In the dysfunctional Italian middle-class family Ristuccia, the middle-aged executive Carlo has a stalled life without passion, bored in his work and having a monotonous life with his wife ... See full summary »
Carlo's life is thrown into a tailspin when his longtime girlfriend Giulia announces she's pregnant. As Carlo faces up to his anxieties about adulthood, his buddies Paolo, Adriano and ... See full summary »
A British investment broker inherits his uncle's chateau and vineyard in Provence, where he spent much of his childhood. He discovers a new laid-back lifestyle as he tries to renovate the estate to be sold.
Tommaso is the youngest son of the Cantones, a large, traditional southern Italian family operating a pasta-making business since the 1960s. On a trip home from Rome, where he studies ... See full summary »
In the dysfunctional Italian middle-class family Ristuccia, the middle-aged executive Carlo has a stalled life without passion, bored in his work and having a monotonous life with his wife Giulia. Giulia is a frustrated and hysterical woman because she gave up of being an actress in her youth to dedicate to the family. Their needy son Paolo feels lost and rejected, trying to find who he is and flirting with a schoolmate. Their seventeen years old daughter Valentina is decided to work in a television show, and is fighting to have an audition. When Carlo meets his former sweetheart Alessia in a class reunion, they confess to each other that their marriages are in crisis and both feel passion arising again. Meanwhile Giulia is invited to an audition in a stage production and to participate of a play. Paolo tries to make friends using marijuana in his birthday party, and Valentina has sex with different guys trying to be a dancer of the famous TV show 'Ali Babbi'. Their relationships ... Written by
Claudio Carvalho, Rio de Janeiro, Brazil
Tell me the truth Valentina, what do you think of me? What am I like from the outside?
You know what I think about you.
Tell me anyway.
I think you're clueless and inexpressive, when you talk it sounds like you've got a rag in you mouth and people can't understand a f**k, you don't shower and you dress like a communist loser when the world goes in the opposite direction. This is what I think.
No, that's enough.
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A Tale About the Fragile Balance of Wanting and Needing...
I watched "Ricordati di me" and it felt like a polite conversation that avoids self criticism and only accepts one's personal dreams and ambitions. A conversation that accomplishes nothing since the subconscious is too scared to embark on the dreams because there is no safety net.
'Remember Me, My Love,' as it is known in North America, is a great film that reveals the superficial mask of the family unit. It is the story of a family and its progressive loss of balance between the self and the public sphere of conventional happiness. This film begins beautifully with the personal woes of the family members and the audience can sense the inevitable tipping of the cauldron.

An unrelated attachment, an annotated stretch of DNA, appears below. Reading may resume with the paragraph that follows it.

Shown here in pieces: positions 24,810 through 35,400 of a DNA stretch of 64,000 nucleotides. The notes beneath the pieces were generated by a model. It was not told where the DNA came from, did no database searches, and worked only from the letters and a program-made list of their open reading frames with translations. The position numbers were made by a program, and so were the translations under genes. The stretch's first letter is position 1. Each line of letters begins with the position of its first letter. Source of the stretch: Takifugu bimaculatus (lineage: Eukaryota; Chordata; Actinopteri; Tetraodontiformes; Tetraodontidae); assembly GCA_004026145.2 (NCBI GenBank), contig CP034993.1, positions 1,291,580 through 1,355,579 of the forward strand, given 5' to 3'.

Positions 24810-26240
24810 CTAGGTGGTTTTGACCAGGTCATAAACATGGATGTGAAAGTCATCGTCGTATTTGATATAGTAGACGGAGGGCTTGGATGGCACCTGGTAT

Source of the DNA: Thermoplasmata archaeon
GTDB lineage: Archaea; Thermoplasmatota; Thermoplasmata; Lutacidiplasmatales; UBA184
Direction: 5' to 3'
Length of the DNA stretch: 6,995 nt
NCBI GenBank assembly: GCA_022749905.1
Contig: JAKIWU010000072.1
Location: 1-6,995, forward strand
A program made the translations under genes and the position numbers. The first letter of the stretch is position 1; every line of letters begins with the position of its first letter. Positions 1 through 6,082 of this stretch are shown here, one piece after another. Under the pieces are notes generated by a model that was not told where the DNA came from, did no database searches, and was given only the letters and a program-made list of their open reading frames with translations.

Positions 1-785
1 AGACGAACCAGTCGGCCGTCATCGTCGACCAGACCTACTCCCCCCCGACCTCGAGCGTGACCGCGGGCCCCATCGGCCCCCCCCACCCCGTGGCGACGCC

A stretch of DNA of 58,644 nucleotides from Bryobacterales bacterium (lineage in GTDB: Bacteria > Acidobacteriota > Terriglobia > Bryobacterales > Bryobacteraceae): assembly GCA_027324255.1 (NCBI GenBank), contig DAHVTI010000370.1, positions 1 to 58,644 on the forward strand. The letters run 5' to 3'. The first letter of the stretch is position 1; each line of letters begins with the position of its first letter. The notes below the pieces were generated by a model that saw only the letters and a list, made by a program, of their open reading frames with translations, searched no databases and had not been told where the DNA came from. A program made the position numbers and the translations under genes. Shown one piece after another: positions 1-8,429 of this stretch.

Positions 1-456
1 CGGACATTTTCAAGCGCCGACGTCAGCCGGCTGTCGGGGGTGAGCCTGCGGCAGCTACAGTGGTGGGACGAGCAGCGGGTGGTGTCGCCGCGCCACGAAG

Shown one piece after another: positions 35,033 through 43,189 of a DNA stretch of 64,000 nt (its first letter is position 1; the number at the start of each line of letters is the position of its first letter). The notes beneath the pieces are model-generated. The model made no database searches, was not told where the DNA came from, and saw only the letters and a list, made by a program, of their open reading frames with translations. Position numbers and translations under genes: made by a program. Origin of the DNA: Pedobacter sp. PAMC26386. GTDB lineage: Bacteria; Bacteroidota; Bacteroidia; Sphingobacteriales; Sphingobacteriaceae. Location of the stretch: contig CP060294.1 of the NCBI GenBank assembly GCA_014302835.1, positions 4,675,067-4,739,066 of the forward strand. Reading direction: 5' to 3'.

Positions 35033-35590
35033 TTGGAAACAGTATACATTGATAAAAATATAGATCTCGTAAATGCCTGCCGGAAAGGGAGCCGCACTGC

The crossroads for most of the characters is based upon their personal potential and their own self-interests versus the ones created by their environments. For Carlo Ristuccia (played wonderfully by Fabrizio Bentivoglio), Giulia (another great performance by Laura Morante) and Alessia (played by the very talented Monica Belucci) the question at hand is based upon their waning existence. They all seem to feel lost and monotone while they struggle to feel the youthful sensation of bliss and love. The opening sequence is perfectly written and shot to portray the Ristuccias one dimensional life. The screenplay, subtle in its work, progressively displays the inevitable choices to be made by the members of the Ristuccia family.
However, as the characters embark on their selfish adventures, they digress from their intentions and they seem to blindly be repeating their mistakes. Giulia attempts to reconcile her acting career yet fails to see the theme of the play as a reflection of her own state. Carlo, failing to write the last chapter of his novel, never completes his work because he is afraid to risk and lose. He, along with the rest of his family, tries to balance between the want and the need. A problem that is never realized - even in the end.
"Remember Me, My Love" is a film that could have benefited from some slight editing, especially concerning Valentina's storyline, yet the end product leaves you feeling like the characters - a false sense of hope but a bigger sense of loss. This film strikes a reminiscent chord for its audience because it deals with loss - the loss of dreams, the loss of love - and its battle with throwing in the towel. None of the characters experience true happiness however they've convinced themselves at times. The first and final shot sum up the film beautifully as it questions the choices made by each of the man characters. It's all a facade, so enjoy the show.
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